Tories win both Alberta byelections, but Liberals gain ground in north

An election official hands back a marked ballot for the federal election in Toronto on May 2, 2011.
An election official hands back a marked ballot for the federal election in Toronto on May 2, 2011. THE CANADIAN PRESS/Chris Young

HIGH RIVER, Alta. – The federal Conservatives’ foothold on Alberta held firm on Monday, with maybe just a toe slipping off the perch in the riding of Fort McMurray-Athabasca.

The Tories won both that northern riding and the southern constituency of Macleod in federal byelections, but bolstered by three visits from party leader Justin Trudeau, the Liberals gained significant ground in the oilsands capital.

With about 80 per cent of the polls reporting, Conservative candidate David Yurdiga was declared winner over Liberal Kyle Harrietha, with Yurdiga taking nearly 48 per cent of the votes to Harrietha’s 34 per cent.

That was more than triple the votes cast for the Liberals back in 2011, when Yurdiga’s predecessor, Brian Jean, won the riding with nearly 72 per cent of the vote and the NDP came in second.

In the southern Albera riding of Macleod, John Barlow officially made the move from newspaper editor to professional politician with an easy victory over his closest competitor, Liberal Dustin Fuller.

Story continues below advertisement

READ MORE: Liberals take Scarborough-Agincourt in federal byelection

“We wanted to make sure we did well. Not just win but we wanted to make sure we had a strong result,” said Barlow, 42, who waited just 30 minutes after the polls closed to deliver his victory speech to about 100 cheering supporters.

“We worked pretty hard and wanted to send a message that Macleod is still a very strong Conservative riding.”

Barlow, who as a provincial Tory came within 2,000 votes of beating Wildrose Leader Danielle Smith in Alberta’s last election, realizes he will have to go through the entire process again in the general election next year.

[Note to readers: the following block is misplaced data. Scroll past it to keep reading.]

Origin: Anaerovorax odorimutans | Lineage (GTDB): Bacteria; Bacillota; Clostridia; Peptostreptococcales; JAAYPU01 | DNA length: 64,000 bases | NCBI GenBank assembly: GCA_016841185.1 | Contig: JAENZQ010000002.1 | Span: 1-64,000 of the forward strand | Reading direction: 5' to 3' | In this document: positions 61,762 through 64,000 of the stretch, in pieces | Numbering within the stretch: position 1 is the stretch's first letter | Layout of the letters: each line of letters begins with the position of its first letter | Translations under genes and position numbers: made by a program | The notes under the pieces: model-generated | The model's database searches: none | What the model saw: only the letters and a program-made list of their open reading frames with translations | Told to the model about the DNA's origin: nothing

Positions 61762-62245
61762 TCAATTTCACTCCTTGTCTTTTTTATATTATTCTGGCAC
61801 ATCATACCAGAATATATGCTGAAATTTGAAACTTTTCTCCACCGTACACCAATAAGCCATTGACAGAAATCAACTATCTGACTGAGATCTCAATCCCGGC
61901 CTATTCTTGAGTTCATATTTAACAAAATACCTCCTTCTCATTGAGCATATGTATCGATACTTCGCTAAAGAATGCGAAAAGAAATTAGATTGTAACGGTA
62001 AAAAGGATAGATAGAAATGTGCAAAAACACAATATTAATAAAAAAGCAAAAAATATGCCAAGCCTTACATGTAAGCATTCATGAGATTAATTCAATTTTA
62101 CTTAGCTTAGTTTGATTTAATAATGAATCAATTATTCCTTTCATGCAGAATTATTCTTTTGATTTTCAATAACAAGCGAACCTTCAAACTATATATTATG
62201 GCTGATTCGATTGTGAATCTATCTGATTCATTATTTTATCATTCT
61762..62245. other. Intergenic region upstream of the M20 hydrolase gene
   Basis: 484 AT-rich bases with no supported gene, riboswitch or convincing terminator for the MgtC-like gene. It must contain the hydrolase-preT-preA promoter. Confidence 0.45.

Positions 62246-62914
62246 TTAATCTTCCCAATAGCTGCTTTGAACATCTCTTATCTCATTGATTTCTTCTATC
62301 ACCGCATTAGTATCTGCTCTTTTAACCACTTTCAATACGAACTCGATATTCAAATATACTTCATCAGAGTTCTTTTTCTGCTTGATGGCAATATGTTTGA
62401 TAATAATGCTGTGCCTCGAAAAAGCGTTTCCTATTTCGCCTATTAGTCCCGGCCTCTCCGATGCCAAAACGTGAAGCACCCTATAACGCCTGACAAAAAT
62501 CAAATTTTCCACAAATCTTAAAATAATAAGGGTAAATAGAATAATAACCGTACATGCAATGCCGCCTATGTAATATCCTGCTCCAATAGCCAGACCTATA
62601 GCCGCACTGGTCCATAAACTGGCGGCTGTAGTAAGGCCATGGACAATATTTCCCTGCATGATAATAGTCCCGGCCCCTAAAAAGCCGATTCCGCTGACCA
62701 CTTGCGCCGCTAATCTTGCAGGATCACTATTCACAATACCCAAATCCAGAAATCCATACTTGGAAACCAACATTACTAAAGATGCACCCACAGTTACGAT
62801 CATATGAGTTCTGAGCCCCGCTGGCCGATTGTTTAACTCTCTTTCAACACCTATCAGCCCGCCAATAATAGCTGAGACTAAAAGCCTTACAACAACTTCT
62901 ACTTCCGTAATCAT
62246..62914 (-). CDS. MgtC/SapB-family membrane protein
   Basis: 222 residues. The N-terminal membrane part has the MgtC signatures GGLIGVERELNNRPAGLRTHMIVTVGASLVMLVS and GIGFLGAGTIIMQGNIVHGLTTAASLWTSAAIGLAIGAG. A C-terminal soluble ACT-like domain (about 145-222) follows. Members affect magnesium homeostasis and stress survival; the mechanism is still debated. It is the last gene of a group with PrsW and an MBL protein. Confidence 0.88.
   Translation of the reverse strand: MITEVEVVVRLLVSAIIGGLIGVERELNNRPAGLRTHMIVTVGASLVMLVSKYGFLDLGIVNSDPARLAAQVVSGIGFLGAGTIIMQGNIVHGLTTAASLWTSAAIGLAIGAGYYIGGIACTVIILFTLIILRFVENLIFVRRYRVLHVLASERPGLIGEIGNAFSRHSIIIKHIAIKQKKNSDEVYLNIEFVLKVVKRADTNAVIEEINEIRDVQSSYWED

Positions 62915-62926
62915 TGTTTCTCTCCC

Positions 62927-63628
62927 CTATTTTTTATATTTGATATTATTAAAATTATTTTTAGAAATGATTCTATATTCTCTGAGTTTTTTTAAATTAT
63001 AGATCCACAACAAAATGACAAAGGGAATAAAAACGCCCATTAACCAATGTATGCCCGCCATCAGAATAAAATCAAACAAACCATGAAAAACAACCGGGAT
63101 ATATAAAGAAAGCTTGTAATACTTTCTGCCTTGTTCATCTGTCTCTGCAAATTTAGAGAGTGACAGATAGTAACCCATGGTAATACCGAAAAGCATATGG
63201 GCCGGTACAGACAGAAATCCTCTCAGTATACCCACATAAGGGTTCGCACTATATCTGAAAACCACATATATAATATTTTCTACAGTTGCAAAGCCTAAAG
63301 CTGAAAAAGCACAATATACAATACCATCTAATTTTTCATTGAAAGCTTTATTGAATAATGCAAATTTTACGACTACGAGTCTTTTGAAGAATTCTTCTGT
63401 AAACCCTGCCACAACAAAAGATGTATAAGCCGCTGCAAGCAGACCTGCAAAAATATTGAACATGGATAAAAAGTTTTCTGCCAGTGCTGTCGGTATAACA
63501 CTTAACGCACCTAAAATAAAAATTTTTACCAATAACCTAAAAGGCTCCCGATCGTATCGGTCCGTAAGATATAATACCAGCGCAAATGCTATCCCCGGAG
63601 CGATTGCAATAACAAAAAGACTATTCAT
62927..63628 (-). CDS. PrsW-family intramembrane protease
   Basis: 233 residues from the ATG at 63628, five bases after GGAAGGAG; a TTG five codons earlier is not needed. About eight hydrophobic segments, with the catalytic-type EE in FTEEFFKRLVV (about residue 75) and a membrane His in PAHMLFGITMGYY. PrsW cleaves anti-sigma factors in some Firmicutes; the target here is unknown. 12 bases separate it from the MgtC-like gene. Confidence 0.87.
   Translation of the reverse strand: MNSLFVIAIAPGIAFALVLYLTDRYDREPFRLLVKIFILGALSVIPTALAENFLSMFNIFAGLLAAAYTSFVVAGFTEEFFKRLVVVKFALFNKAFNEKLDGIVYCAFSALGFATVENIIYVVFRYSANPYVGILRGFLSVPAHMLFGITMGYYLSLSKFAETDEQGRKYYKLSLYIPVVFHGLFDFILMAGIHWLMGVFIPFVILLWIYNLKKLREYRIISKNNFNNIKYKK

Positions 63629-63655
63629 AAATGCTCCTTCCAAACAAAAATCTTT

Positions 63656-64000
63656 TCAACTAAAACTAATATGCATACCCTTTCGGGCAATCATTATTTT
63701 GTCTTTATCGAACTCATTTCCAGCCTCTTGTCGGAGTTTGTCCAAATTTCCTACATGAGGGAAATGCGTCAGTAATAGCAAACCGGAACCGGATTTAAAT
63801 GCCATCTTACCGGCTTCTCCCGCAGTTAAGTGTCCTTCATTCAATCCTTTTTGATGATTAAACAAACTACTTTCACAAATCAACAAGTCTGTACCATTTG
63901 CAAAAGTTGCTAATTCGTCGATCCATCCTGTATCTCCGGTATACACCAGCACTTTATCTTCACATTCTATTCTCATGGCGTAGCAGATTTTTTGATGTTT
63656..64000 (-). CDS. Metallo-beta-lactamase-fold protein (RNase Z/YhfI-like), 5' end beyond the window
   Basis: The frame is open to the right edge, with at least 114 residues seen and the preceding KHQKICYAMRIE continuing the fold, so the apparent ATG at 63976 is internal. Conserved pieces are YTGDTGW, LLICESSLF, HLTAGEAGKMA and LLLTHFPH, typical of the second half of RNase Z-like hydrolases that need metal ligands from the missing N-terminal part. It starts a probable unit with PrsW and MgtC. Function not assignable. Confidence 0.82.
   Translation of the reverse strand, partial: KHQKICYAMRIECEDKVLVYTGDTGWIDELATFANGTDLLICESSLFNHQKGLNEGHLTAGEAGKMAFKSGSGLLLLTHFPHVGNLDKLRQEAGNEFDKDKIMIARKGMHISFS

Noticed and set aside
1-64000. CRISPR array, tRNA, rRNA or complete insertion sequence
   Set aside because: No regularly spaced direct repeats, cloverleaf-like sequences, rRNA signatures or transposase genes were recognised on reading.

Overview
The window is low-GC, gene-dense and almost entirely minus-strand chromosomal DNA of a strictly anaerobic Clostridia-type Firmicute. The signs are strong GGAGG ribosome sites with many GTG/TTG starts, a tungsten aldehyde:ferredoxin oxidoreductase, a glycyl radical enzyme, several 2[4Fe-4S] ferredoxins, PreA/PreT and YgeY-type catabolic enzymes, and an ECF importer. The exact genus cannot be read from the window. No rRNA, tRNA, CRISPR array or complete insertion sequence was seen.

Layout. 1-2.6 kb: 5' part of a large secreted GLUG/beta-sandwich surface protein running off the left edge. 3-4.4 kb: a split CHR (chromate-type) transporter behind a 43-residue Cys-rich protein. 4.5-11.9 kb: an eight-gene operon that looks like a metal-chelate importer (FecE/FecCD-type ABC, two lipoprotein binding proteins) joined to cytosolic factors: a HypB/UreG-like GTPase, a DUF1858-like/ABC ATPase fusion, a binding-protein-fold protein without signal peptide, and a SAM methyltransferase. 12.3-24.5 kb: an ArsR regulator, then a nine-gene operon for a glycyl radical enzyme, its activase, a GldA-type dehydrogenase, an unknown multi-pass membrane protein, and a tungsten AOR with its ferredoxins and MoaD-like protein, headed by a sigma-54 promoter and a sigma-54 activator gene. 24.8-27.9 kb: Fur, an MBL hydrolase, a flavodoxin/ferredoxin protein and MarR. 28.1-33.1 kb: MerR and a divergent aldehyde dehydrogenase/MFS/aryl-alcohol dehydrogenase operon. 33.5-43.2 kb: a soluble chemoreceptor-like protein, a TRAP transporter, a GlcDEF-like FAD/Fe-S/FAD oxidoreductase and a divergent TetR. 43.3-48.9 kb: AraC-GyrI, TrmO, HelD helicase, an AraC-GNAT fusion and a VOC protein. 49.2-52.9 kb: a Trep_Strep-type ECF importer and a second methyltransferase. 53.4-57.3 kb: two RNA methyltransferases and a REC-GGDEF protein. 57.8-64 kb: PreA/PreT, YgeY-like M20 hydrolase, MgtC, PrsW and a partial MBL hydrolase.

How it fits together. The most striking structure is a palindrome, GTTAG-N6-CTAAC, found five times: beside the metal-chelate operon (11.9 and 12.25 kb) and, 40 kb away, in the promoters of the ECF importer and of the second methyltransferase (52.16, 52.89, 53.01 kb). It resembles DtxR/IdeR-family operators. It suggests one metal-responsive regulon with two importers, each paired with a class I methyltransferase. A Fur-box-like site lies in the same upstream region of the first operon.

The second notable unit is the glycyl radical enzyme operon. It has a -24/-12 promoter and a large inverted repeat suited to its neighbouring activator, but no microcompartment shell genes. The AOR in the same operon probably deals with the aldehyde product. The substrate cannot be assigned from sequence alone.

“I knew eight months ago that this was going to be step one and we’ll be doing this all over again pretty soon but I’m going to savour tonight first,” said Barlow.

“This is step one. We got through it. It’s horrible to have sports cliches but it really was one period at a time. We focused on this and we will focus on the next election now when the time comes.”

READ MORE: Liberals claim key win in Toronto’s Trinity-Spadina

The byelection became necessary when Ted Menzies, former minister of state for finance, stepped down last November.

Story continues below advertisement

“That’s the heart of Tory territory and it was the one seat that was guaranteed to be a cakewalk,” said David Taras, a political scientist from Mount Royal University.

“This seat was as safe as it gets.”

Barlow said the message he received at the door is constituents are worried about being forgotten after last year’s devastating flooding.

“They want an advocate. They want someone in Ottawa at the table with the prime minister making sure that we’re not forgotten here. That’s the biggest concern,” Barlow said.

“They’re worried that we got through this spring and the rest of Canada’s going to think that everything’s okay here. Those of us who live here and who lived through last year we know that’s not the case.”

In Fort McMurray, where Jean stepped down in January so he could spend more time with his family, Trudeau appeared to convince at least some voters that the Harper government has taken the oilsands city for granted by promising to treat the area “like real communities, not just work camps.”

However, Taras said at the end of the day it is as Tory blue as any other part of the province.

READ MORE: Canada Day 2014 is a great for long weekends, but bad for byelection turnout

“There’s always been this weird sense in Fort McMurray that with so many people from so many parts of Canada, especially with people who come with traditions of voting for the New Democrats or the Liberals, that Fort Mac would be different,” he said.

Story continues below advertisement

“I think the reality is people who come from other parts of Canada either tend to become Albertans ideologically and identity with the Conservatives or they don’t vote so the traditions of back home have no significance.”

Sponsored content